A second trove of data purported to have been pilfered from hacked dating website Ashley Madison has surfaced online in as many days, this time containing files thought to include sensitive corporate information.
The latest leak appeared Thursday and is already being attributed to the same group of computer hackers, The Impact Team, that breached Ashley Madison earlier this year and dumped roughly 10 gigabytes of data earlier in the week.
This time the hackers have published a torrent file roughly 18.5 gigabytes in size, the exact contents of the which are not immediately clear. Nevertheless, the torrent contains several compressed but substantially sized files with names that suggest the latest release includes internal documents and several gigabytes of emails stolen from Noel Biderman, CEO of the dating site’s parent company, Avid Life Media.
Hundreds of computers attempted to download the contents of the second torrent Thursday afternoon shortly after its existence was reported, first by Motherboard. Yet while the sheer size of the trove and the underlying technology involved in processing torrent files has prevented its contents from immediately being deciphered, the torrent contains compressed folders with names such as “AshleyMadison,” “Avid,” “DBA” and “noel.biderman.mail,” among others.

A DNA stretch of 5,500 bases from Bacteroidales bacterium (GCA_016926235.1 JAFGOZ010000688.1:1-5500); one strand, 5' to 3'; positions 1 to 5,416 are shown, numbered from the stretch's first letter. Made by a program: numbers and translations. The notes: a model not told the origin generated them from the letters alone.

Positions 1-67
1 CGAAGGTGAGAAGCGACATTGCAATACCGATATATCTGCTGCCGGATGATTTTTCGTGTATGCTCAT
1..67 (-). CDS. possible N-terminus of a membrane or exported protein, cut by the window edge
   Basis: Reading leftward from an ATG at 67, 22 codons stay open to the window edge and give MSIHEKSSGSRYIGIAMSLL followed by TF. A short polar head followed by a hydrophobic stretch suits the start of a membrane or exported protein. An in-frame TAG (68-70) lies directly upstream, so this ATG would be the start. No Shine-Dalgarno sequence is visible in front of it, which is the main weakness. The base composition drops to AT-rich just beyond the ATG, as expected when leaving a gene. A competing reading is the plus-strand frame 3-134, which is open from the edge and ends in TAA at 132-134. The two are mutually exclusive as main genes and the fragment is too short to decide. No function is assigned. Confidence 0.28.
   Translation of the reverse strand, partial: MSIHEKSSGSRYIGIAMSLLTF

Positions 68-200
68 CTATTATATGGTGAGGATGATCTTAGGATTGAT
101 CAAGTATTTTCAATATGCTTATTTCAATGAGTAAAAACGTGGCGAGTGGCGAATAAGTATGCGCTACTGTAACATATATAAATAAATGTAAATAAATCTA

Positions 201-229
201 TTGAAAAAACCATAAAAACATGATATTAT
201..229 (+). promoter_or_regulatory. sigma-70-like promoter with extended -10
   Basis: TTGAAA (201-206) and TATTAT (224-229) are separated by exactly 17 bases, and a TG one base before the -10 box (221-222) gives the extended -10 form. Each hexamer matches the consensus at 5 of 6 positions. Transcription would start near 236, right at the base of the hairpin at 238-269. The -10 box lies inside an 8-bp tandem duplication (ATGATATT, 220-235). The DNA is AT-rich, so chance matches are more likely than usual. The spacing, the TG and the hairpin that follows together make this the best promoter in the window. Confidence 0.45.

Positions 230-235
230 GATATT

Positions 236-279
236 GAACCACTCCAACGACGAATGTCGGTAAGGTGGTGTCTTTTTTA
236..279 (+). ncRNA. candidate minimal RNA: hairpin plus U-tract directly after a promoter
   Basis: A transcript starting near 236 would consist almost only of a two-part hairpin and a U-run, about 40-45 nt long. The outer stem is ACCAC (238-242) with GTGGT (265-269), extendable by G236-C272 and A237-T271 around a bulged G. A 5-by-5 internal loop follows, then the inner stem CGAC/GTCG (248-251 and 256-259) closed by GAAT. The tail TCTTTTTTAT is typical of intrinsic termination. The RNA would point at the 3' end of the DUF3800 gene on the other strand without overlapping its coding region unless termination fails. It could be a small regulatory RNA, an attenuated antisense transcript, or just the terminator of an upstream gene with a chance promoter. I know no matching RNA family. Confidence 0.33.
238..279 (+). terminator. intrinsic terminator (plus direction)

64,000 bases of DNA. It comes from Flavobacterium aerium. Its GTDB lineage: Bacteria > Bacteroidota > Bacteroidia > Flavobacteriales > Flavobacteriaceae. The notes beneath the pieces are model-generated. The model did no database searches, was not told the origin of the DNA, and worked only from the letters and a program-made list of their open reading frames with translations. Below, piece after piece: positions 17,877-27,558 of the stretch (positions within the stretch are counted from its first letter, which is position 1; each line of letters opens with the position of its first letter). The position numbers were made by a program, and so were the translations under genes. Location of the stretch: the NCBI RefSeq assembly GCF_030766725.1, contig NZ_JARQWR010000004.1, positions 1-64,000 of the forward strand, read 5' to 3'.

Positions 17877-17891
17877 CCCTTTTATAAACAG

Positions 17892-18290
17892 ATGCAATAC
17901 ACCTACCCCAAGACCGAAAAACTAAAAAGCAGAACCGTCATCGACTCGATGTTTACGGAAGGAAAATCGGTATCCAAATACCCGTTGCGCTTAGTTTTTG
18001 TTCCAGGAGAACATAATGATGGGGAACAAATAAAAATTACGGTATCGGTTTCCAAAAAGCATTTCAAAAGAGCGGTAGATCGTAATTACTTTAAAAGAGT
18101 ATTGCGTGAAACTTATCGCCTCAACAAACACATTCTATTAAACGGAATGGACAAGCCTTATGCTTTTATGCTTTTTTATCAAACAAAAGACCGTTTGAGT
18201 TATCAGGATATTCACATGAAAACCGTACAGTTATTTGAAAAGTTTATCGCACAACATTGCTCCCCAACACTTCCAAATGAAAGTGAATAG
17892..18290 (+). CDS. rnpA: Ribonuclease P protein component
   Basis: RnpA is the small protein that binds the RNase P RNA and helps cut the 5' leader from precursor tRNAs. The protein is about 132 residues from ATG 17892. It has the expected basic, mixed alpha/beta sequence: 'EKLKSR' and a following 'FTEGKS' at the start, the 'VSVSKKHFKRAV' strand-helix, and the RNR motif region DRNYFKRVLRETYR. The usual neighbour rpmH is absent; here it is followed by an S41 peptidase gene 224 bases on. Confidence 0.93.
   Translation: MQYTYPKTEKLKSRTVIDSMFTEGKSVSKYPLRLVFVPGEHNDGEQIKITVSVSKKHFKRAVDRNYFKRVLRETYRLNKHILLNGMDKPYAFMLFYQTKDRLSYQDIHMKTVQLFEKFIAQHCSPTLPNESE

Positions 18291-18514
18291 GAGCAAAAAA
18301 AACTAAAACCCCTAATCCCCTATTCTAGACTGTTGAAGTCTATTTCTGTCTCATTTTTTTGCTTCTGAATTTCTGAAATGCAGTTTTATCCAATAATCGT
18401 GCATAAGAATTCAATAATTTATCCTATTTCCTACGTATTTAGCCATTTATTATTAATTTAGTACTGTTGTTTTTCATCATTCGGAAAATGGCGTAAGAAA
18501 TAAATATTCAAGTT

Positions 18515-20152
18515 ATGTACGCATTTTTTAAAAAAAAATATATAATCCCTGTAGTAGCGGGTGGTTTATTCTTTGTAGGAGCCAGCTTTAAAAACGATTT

Along with the torrent, a message appeared on the Dark Web on Thursday reading only “Hey Noel, you can admit it’s real now.” The message is signed using the same public encryption key tied to the previous leak, suggesting the second dump is again the handiwork of The Impact Team.
Representatives for Avid Life Media did not immediately return The Washington Times’ requests for comments Thursday.
The Impact Team boasted in July of having breached Ashley Madison’s computers and demanded that Avid Life Media take the website offline in 30 days or face repercussions. True to their word, the torrent that surfaced Tuesday was soon revealed to contain user data for millions of account holders and has subsequently caused outrage both off and on the Web.
“This event is not an act of hacktivism, it is an act of criminality,” the Toronto-based parent company responded Tuesday. “We will not sit idly by and allow these thieves to force their personal ideology on citizens around the world. We are continuing to fully cooperate with law enforcement to seek to hold the guilty parties accountable to the strictest measures of the law.”
The hackers said originally that they had targeted the site to draw attention to Ashley Madison’s failed promises of security, but also to expose users of a commercial dating service that encourages infidelity among its customers. The site, whose tagline is “Life is short, have an affair,” had told users that their account data would be permanently erased if they paid a one-time fee.
The FBI said Wednesday that it is investigating the breach but could not comment further “because it’s an ongoing matter.”